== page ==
American Airlines CEO Promises Big Changes Ahead
Photo via Wikimedia Commons
American Airlines has been dealing with a number of issues since its merger with US Airways. Unhappy employees and a sub-par product have hurt the carrier’s image even as falling fuel prices have increased its profitability. A recent letter by the pilot’s union, which has threatened a strike, said that employees were tired of apologizing for the airline’s poor product and were fed up with the company’s culture and the way workers were treated.
These are only some of the issues that employees have with the way the airline is being run. Many think that American owes them. Back in 2011, when AA filed for bankruptcy, those employees who stuck with the airline took pay cuts and gave up benefits. Now that the merger with US Airways is complete and the airline is once again in good financial shape ($7.6 billion net profit in 2015), those loyal employees (not just pilots) feel that it is time for them to get a reward for their loyalty.
Parker admits there is work to be done
American’s CEO Doug Parker addressed the complaints and criticisms at the J.P. Morgan Aviation, Transportation and Industrials Conference in New York. He said that the airline will have to make some sort of deal with employees if it is to move forward. He also pointed out that several billion dollars would be invested in upgrading American’s in-flight services, features and airport lounges.
READ MORE: Why American Airlines Pilots Aren't Happy
American’s issues with its employees can be traced all the way back to pre-merger, pre-bankruptcy days. Parker told the media that the issues had been going on for too long and that it was time to take (financial) steps to improve employee relations. “It’s been long enough. If we can get this right, there’s a huge upside.”
Following Delta and United
This is not uncharted territory. American will be following in the footsteps of United Airlines, which recently gave its pilots a generous new contract and is now working on similar deals with other divisions.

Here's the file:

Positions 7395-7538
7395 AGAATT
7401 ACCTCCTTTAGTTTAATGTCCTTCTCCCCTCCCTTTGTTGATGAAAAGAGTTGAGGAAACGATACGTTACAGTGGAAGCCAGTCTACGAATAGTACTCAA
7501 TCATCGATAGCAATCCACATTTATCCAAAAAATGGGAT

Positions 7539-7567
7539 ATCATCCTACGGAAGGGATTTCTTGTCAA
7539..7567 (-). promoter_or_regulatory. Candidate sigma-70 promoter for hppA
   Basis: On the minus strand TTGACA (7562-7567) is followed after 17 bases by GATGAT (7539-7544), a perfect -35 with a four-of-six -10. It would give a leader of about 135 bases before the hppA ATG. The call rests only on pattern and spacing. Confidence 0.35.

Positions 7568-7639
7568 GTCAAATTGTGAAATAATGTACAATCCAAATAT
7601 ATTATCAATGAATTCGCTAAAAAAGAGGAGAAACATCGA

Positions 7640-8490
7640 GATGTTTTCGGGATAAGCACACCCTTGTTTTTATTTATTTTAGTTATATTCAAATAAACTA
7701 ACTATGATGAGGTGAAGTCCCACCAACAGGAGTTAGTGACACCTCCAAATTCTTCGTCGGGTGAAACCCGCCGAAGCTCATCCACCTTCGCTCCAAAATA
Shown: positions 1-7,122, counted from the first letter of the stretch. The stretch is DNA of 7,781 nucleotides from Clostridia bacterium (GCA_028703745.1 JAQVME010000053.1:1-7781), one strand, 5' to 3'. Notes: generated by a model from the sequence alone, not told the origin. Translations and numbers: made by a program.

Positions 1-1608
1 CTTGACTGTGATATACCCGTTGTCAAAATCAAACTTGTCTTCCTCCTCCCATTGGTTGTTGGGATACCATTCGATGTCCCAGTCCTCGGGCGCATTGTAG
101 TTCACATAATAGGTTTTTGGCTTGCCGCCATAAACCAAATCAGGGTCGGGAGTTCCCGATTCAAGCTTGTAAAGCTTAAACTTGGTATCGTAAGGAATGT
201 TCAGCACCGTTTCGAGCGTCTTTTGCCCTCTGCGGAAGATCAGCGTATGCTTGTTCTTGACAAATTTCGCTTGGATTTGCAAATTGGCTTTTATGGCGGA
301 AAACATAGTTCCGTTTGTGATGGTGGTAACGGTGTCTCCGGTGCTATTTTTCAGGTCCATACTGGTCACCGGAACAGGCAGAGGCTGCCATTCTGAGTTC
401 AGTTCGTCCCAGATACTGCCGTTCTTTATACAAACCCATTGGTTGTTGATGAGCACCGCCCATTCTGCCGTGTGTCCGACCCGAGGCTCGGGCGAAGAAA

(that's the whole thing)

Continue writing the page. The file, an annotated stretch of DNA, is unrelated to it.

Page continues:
Delta has been the leader of the three remaining legacy carriers in terms of changes to its business model and improvement of overall quality. Parker basically admitted that Delta was performing the best of the Big Three. However, he gave a logical reason for his competitor’s strong performance: it was one of the first of the recent mergers (with Northwest in 2008). Parker conceded that Delta “was five years ahead of us, because they got their merger done five years ahead of us.”
Better features for fliers
American has been upgrading its airport lounges all around the world to try and draw high-paying fliers. Business-class cabins will also get an upgrade (including lie-flat seats). The airline has also said that it will improve its in-flight entertainment by offering both better Wi-Fi and a better version of traditional seat-back IFE options.
So Parker wanted to make it clear that American is moving down that path that has brought Delta success. However, in saying this, he is also admitting that American is at the beginning of the process and it could be some time before fliers (and employees) see the improvements.
More by Josh Lew
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